When you’re looking to hire a qualified and experienced real estate professional it can be confusing seeing so many different titles. To help you gain a better grasp of the ins and outs of your options, take a look at these 4 key differences between Riverside real estate agents vs. brokers.
The most immediate thing that separates real estate agents from brokers is the requirements for each of them to obtain their licenses and titles.
Agents must complete so many hours of coursework and then pass a state exam to qualify as a real estate agent. On the other hand, a broker goes further with their education, completing additional coursework and passing another licensing exam.
Agents often pursue the broker’s license with the intention of escalating their stake in an agency or brokerage or to open more opportunities for themselves in the future.
Each state has its own minimum amount of coursework required before someone may take the exam to qualify as an agent, and some states also have minimum experience levels needed for agents to become licensed brokers.
Role and Responsibilities
Since we established that brokers have completed the qualifications to be licensed real estate agents on their way to becoming brokers, the easiest way of thinking about the role of a broker is an agent with additional capabilities and, perhaps, responsibilities.
Some brokers may or may not have a managerial role over the agents within their agency or brokerage. In some cases, a broker may own their own brokerage, in which case they are referred to as a broker-owner. This certainly puts the broker in a position where they are overseeing the day-to-day operations of their agents and pushing to deliver the best for their agents, and their agent’s clients.
One detail to keep in mind about agents is that any agent that is advertised with the title “Realtor” means that they are a member of the National Association of Realtors. The NAR is a professional organization that exists to uphold standards in its field while also searching for ways to provide better service for both members and their clients.
When it comes to the difference in experience between an agent and a broker, the devil is in the details.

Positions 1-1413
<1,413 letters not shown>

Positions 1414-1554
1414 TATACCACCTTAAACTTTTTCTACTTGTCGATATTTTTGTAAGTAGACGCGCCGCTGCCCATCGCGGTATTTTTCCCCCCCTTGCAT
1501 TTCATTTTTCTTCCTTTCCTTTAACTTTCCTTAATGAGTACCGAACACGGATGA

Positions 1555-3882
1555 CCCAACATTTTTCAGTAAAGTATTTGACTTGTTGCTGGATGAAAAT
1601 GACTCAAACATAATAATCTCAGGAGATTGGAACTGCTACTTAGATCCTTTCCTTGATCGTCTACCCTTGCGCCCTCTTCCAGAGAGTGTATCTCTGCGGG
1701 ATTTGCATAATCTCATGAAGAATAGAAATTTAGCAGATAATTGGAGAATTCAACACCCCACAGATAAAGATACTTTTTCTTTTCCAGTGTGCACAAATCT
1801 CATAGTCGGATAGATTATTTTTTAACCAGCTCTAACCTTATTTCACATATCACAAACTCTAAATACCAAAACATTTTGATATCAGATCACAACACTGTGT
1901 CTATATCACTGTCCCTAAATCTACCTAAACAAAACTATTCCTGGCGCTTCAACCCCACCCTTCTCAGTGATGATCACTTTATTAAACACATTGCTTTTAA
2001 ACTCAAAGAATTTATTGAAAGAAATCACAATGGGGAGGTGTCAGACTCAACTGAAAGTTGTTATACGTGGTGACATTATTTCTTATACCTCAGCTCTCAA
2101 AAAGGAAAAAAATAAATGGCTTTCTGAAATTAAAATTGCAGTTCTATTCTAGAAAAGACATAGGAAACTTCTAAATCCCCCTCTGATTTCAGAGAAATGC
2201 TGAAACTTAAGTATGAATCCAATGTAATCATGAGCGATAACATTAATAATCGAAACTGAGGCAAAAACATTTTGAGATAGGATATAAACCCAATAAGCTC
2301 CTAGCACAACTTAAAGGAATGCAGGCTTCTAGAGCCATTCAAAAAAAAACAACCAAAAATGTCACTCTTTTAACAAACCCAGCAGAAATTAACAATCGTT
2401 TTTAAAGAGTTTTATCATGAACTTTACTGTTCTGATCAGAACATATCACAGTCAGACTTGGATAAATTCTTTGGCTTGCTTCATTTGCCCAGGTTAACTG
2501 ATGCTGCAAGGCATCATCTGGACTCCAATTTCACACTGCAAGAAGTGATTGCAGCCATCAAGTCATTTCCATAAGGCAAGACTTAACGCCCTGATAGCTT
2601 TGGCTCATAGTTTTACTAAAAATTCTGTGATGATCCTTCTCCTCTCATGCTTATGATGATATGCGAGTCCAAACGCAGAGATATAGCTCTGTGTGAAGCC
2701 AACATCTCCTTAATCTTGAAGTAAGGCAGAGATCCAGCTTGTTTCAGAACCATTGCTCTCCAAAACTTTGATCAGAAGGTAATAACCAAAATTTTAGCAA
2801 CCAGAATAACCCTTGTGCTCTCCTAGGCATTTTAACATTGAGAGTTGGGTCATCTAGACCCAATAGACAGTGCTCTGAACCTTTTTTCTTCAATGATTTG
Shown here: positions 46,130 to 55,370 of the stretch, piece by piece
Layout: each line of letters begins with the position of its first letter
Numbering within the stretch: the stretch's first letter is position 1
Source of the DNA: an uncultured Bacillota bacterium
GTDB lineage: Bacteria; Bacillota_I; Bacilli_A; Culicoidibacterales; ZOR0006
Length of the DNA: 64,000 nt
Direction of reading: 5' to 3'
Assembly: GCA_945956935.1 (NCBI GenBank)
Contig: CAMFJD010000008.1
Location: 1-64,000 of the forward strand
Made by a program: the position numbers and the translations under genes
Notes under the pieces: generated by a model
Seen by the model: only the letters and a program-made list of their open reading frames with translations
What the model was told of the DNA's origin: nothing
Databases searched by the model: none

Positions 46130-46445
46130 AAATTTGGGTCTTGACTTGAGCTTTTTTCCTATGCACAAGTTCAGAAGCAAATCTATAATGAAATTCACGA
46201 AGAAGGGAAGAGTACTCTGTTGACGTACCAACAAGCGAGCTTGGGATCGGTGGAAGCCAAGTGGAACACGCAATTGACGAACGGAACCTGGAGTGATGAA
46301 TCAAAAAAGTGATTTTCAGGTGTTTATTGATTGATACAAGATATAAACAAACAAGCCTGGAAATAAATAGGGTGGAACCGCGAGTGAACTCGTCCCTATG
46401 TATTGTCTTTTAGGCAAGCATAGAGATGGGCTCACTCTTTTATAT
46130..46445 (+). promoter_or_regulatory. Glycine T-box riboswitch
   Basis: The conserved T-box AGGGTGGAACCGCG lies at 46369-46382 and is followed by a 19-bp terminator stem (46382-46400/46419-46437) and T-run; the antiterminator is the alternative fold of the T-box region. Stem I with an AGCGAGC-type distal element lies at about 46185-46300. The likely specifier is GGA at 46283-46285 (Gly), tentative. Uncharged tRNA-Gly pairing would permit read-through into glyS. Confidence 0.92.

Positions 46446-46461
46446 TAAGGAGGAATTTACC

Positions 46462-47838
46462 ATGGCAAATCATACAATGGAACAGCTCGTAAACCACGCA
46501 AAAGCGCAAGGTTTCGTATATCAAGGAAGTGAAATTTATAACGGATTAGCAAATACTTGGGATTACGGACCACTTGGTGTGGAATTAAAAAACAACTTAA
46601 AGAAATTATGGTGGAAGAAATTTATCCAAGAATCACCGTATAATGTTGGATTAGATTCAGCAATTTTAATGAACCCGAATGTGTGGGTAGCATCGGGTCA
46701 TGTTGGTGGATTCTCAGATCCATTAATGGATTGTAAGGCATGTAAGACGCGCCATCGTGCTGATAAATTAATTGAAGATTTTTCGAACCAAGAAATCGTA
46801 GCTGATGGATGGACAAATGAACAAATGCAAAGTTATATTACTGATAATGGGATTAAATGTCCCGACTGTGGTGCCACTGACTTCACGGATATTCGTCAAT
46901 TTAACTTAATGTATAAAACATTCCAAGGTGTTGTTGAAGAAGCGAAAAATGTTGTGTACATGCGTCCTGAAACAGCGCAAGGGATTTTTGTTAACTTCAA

While some states do require brokers to have a minimum amount of experience prior to completing their testing and being licensed as a broker, that does not mean they are automatically better equipped compared to a veteran agent with years of sales under their belt.
Both agents and brokers have to reapply for their licenses every so many years, and continuing education is part of that process. This also doesn’t take into account any supplemental training a Realtor has undergone through their connection to the NAR.
All of these details guarantee everyone must stay up-to-date on industry standards in regards to legal and safety issues.
The final bit that can be overlooked when hunting for the right agent or broker is the network of professionals they can bring to the table.
Both agents and brokers spend their time getting to know inspectors, photographers, marketers, accountants, and interior decorators of all kinds in order to make their listings pop and their transactions a success for both themselves and their clients.
While there’s no way of knowing which of these professional contacts are available to any given agent or broker prior to meeting with them, an agent that is out in the field regularly is more likely to maintain and further build these relationships over time versus a broker that may be filling a more supervisory role.